INTERNATIONAL TREATY EXAMINATION OF THE PROTOCOL TO UPGRADE THE FREE TRADE AGREEMENT BETWEEN NEW ZEALAND AND THE PEOPLE’S REPUBLIC OF CHINA
11 MARCH 2021, STEPHEN JACOBI, EXECUTIVE DIRECTOR
Madam Chair, Members of the Committee
Thank you for the opportunity to present the views of the NZ International Business Forum on the proposed ratification of the Protocol to upgrade the NZ/China Free Trade Agreement.
I am Stephen Jacobi and I am Executive Director of NZIBF. It’s good to be with you again so soon after my last appearance related to RCEP. The NZ/China FTA upgrade is no less important for the New Zealand economy, particularly in this difficult time as we chart an uncertain path out of the health and economic crisis.
As you know, NZIBF brings together a number of larger exporters and the peak business organisations to provide support and input into New Zealand’s trade negotiating efforts.
You have our written submission, which recommends you support the ratification of the FTA Upgrade.
This upgrade is important, because China is not only our largest trading partner, but a key driver of economic growth in the Asia Pacific region.
The agreement is significant because despite the geo-political pressures bearing on the relationship, and differing views between New Zealand and China on a number of issues, it has been possible to reach consensus on extending the rules for trade and investment between us.
While the upgrade is unlikely to prove as transformational as the original agreement which entered into force in 2008, it nonetheless serves a number of important purposes:
- it improves existing rules in several areas, including rules of origin, customs co-operation and trade facilitation (taking on board the RCEP commitment in relation to six hour customs clearance for perishable goods)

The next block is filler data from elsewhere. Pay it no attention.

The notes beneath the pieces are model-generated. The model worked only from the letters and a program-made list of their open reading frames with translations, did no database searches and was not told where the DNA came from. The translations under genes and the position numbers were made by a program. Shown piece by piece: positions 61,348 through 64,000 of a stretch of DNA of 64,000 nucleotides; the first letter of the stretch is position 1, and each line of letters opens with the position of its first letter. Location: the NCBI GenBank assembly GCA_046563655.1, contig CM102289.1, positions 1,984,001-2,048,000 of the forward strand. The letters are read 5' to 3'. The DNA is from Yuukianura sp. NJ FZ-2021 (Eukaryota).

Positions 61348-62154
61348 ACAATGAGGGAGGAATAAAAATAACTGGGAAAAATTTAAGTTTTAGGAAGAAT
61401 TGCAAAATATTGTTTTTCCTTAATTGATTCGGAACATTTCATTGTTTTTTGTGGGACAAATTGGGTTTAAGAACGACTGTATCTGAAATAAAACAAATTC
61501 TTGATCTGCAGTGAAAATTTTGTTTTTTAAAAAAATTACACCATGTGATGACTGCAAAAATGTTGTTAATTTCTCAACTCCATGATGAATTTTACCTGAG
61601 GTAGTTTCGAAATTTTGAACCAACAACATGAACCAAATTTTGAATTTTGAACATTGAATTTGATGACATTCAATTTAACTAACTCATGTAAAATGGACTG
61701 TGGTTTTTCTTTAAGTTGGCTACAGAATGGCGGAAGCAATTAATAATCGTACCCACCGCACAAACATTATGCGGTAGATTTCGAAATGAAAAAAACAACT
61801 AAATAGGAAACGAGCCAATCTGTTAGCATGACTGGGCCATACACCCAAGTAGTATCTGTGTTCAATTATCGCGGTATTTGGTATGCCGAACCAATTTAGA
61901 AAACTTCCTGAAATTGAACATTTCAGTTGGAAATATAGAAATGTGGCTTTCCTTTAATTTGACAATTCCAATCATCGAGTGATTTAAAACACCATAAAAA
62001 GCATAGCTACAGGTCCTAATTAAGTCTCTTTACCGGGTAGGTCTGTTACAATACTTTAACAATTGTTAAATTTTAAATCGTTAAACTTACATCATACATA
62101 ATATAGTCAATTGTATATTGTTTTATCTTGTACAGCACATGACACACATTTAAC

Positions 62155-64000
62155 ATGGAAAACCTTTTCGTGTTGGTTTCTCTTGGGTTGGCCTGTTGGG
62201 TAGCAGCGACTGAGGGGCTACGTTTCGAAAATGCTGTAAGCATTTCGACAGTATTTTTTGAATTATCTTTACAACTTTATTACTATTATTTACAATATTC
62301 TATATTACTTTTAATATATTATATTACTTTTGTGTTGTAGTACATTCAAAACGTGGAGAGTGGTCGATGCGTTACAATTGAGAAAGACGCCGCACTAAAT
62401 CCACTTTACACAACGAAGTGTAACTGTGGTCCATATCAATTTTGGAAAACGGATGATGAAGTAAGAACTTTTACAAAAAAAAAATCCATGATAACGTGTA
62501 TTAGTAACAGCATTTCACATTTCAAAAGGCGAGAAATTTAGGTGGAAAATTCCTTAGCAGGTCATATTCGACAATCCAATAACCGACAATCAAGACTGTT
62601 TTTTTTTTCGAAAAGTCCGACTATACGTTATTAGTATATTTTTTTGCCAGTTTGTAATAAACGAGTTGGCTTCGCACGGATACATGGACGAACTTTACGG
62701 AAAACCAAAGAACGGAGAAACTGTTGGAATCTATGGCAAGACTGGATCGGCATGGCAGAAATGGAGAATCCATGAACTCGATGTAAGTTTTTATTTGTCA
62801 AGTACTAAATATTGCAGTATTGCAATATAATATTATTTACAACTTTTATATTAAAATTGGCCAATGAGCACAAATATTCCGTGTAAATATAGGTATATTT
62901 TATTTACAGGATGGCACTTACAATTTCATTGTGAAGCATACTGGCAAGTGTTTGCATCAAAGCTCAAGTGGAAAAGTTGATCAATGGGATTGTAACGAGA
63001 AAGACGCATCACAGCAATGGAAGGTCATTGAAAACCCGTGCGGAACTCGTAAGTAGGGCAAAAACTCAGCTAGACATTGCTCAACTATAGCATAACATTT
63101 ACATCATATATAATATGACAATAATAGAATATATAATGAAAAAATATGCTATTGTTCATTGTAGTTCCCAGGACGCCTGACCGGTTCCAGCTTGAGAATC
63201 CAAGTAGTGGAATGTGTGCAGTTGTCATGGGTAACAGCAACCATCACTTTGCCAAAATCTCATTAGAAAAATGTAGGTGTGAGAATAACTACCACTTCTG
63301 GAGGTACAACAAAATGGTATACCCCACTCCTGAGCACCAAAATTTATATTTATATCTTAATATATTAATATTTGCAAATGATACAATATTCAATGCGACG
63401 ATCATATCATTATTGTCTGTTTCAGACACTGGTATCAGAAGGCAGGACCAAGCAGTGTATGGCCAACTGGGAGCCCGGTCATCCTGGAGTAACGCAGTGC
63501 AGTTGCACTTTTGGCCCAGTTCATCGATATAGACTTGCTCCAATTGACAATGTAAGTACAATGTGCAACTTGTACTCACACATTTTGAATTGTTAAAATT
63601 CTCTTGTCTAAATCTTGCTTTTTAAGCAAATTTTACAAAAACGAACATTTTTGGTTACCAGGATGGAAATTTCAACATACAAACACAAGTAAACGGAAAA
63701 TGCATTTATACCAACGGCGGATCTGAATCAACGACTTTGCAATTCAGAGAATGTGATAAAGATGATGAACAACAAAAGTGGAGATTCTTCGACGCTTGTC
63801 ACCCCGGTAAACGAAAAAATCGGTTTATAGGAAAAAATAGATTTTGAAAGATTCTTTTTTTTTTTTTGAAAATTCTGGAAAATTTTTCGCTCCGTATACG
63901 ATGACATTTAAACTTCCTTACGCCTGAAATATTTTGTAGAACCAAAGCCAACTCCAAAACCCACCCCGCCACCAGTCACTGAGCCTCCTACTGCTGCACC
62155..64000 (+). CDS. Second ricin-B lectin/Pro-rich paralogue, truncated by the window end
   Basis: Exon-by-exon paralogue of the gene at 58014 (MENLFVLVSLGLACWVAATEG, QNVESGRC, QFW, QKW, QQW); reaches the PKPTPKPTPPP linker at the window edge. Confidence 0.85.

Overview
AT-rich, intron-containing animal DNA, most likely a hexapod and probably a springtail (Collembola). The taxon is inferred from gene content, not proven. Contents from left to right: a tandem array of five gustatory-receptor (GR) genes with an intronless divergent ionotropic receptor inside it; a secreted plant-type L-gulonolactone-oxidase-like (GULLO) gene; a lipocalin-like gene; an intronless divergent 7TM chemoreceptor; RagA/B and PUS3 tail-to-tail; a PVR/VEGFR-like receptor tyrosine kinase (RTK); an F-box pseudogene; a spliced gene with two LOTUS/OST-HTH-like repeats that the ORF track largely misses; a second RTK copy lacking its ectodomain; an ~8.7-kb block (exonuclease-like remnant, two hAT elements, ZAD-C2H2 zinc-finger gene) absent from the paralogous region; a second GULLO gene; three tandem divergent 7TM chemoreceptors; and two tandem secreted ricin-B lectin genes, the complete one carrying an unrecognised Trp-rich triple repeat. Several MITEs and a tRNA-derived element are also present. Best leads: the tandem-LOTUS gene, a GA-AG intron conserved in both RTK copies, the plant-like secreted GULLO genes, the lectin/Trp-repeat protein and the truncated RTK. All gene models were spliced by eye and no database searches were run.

- it brings the agreement up to date in a number of areas including e-commerce, trade and the environment, competition policy and government procurement; and
- it makes some modest improvements in market access for wood products as well as a range of services sectors (including an undertaking to commence moving towards a negative list in services in two years).
Of course, we might have wished for some acceleration in liberalisation for dairy products trade but it should be noted that this trade will be completely tariff free within four years.
Most importantly, the upgrade demonstrates that New Zealand and China have the sort of relationship that enables us to continue to discuss and resolve important issues impacting on trade and investment as they come forward in the future.
Not to ratify this agreement would mean that the FTA cannot advance with the times and that our competitors in the Chinese market who have negotiated FTAs since our ground-breaking agreement was negotiated would enjoy benefits not available to us.
It is also pleasing that like RCEP the implementation of the agreement requires very little adjustment in New Zealand and that there is no change to existing flexibilities in the FTA to regulate in the national interest and to uphold Te Tiriti o Waitangi.
There is an undertaking to apply to China the same investment screening thresholds applying to CPTPP member economies, to offer some increased access for Chinese exports of environmental services and some other sectors and to reallocate the number of visas made available to Mandarin language assistants and Chinese tourism specialists.
Madam Chair, Members,
New Zealand’s relationship with China is complex, increasingly multi-faceted and requires careful, diplomatic management.
The FTA Upgrade shows it is possible to make progress even in difficult times.
The benefit to New Zealand is that this important economic relationship is now subject to an improved set of rules that have been mutually negotiated and agreed.
Our recommendation to you is that you support the ratification of the Protocol to upgrade the NZ/China FTA and I would be more than happy to answer any questions on our submission.